Merely a possibility a few months ago, hard forks now show every indication of playing a central role in future Bitcoin updates. Hard forks can be difficult to understand because they weave many technical strands together. The following story attempts to explain the causes and implications of hard forks using the imperfect technique of analogy.
Once upon a time, a group of people created a new system of money, Gizmocoin, governed by a gremlin named Gizmo. Gizmocoin’s users exchanged value by sending Gizmo specially-formatted messages called transactions. Gizmo inspected each one, saving those that passed and ignoring the rest. Every hour, Gizmo updated a spreadsheet by transcribing each pending transaction into a new row. To the last column of each row Gizmo appended a signature as proof of authenticity.
Gizmo was stubborn about almost everything. He ignored any transaction using the wrong format. A transaction requiring another user’s signature needed to be signed. Transactions could spend only unspent coins that actually existed. There were limits on the number of coins that could be spent at one time, and limits on how quickly brand new coins could be minted. A three-volume set of books laid out the rules, and Gizmo followed every one to a tee.
One of Gizmo’s rules was more controversial than all the rest: no more than 2,000 pending transactions were to be added to the spreadsheet at a time. When Gizmo got more than 2,000 transactions in an hour, he sorted them in reverse order of fee, chose the top 2,000, and added them to the spreadsheet. The remainder were carried over into the next hour’s batch of pending transactions. Gizmo had reasons for working this way, and users debated them in increasingly angry voices.
One day, a faction of users decided that enough was enough. They were fed up with Gizmo’s rudeness, his inflexible attitude toward spreadsheet growth, and his indifference to complaints about high fees. They wanted to fire Gizmo and install a replacement, Stripe, who promised to allow up to 4,000 transactions each hour.
For a time, Gizmocoin users attempted to persuade each other to follow one gremlin or the other. There’s strength in numbers, and many hoped that compromise could keep the community unified behind one gremlin. Eventually, though, the two camps discovered that their differences ran too deep and agreed to disagree. Gizmo wouldn’t step down, nor would Stripe back down. There would be two gremlins and two spreadsheets.
Stripe declared that his new 4,000 transaction per hour rule would go live at midnight on Flag Day. Until then, Stripe simply copied Gizmo’s spreadsheet. Every time Gizmo added a new batch of transactions to his spreadsheet, Stripe copied the same rows in the same order. The two spreadsheets are were in perfect agreement.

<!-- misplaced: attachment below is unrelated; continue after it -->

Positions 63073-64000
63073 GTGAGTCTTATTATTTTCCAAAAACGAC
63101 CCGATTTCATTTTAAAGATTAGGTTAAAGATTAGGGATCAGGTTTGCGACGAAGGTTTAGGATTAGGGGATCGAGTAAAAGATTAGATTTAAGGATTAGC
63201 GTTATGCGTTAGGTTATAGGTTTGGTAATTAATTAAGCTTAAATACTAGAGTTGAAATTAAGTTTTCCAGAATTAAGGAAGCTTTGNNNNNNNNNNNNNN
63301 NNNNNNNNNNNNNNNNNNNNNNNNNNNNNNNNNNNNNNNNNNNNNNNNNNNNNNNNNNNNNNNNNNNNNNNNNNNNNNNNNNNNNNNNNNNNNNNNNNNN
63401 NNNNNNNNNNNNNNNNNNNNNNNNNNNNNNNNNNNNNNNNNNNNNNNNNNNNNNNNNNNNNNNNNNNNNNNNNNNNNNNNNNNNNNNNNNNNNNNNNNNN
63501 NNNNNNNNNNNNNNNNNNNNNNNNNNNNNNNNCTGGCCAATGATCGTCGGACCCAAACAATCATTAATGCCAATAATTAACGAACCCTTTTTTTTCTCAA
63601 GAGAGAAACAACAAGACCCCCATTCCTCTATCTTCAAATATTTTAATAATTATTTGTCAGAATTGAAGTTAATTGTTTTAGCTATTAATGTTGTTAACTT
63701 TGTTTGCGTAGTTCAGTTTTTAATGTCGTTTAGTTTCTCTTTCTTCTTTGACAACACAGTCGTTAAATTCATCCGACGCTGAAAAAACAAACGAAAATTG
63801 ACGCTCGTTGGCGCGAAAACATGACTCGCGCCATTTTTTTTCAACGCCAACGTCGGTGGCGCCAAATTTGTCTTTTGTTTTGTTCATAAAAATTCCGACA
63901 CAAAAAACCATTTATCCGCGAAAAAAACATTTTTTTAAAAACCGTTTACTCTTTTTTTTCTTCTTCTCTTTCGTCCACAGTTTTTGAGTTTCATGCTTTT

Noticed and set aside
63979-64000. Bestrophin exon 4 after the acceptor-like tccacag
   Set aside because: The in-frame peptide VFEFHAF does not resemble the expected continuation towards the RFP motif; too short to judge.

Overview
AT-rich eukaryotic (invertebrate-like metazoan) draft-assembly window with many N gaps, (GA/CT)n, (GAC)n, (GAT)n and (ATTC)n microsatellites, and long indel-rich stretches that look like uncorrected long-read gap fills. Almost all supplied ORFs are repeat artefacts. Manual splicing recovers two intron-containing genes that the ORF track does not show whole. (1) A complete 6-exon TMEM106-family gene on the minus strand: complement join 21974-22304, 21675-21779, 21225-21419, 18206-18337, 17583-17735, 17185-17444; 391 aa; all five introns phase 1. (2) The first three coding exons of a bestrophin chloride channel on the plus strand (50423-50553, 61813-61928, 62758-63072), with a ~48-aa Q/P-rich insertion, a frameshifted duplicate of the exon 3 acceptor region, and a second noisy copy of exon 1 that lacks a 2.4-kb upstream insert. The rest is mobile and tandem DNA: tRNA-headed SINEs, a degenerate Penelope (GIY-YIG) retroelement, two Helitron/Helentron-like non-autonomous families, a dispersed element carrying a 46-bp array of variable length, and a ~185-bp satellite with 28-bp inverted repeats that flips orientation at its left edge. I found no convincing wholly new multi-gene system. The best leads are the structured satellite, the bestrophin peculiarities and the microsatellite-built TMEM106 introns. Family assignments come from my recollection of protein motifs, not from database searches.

At midnight on Flag Day, Stripe began applying his new rule. As promised, he updated his spreadsheet at a rate of 4,000 rows per hour when he had enough pending transactions. Up to the last entry on Flag Day, the two spreadsheets were identical. Starting with the first entry on Flag Day, the two spreadsheets began to look different.
Gizmocoin users quickly realized that they’d been given a new kind of money (stripecoin), even though they didn’t ask for it. Stripecoin users realized that Gizmo’s continued operation allowed them to keep their legacy stripecoin. A market for trading each kind of coin sprang up.
A few users noticed something strange: Gizmo and Stripe accepted the same transaction format. This meant that neither gremlin could know which one of them the user intended to employ. The two gremlins could not have cared less. From Gizmo’s perspective, Stripe was a usurper and had no claim to process any transactions at all. From Stripe’s perspective, Gizmo had served his purpose and was now obsolete.
Due to this ambiguity, each group of users involuntarily spent both coins whenever making a purchase. Although steps could be taken to avoid doing so, they were difficult to perform and error-prone.
Followers of both Gizmo and Stripe were very unhappy about this situation. Nobody likes to lose free money, even if it’s inferior.
Two additional problems emerged. First, many Gizmocoin users could be tricked into following Stripe’s spreadsheet without knowing it, and vice versa. Second, a few Gizmocoin service providers made announcements that left the question of which gremlin they’d follow ambiguous to say the least. Both factors contributed to a growing sense of unease.
Regardless of their preferred gremlin, users wanted above everything else to stay in control of their own money. Yet what was happening prevented them from doing so. Well before Flag Day some users had warned that such confusion would ensue, but to no avail.
Noticing the frustration and growing anger, a third gremlin decided to begin keeping a spreadsheet of his own. He would make it easy to keep coins separate, and he promised to address a few other pesky problems as well. Users would be welcome to sit at a Round Table where concerns would be discussed in a civilized manner, and conflicts would be resolved logically and to mutual benefit.
And this is how the world’s money came to be governed by thousands of gremlins.
Image Credit: Reese Derrenberge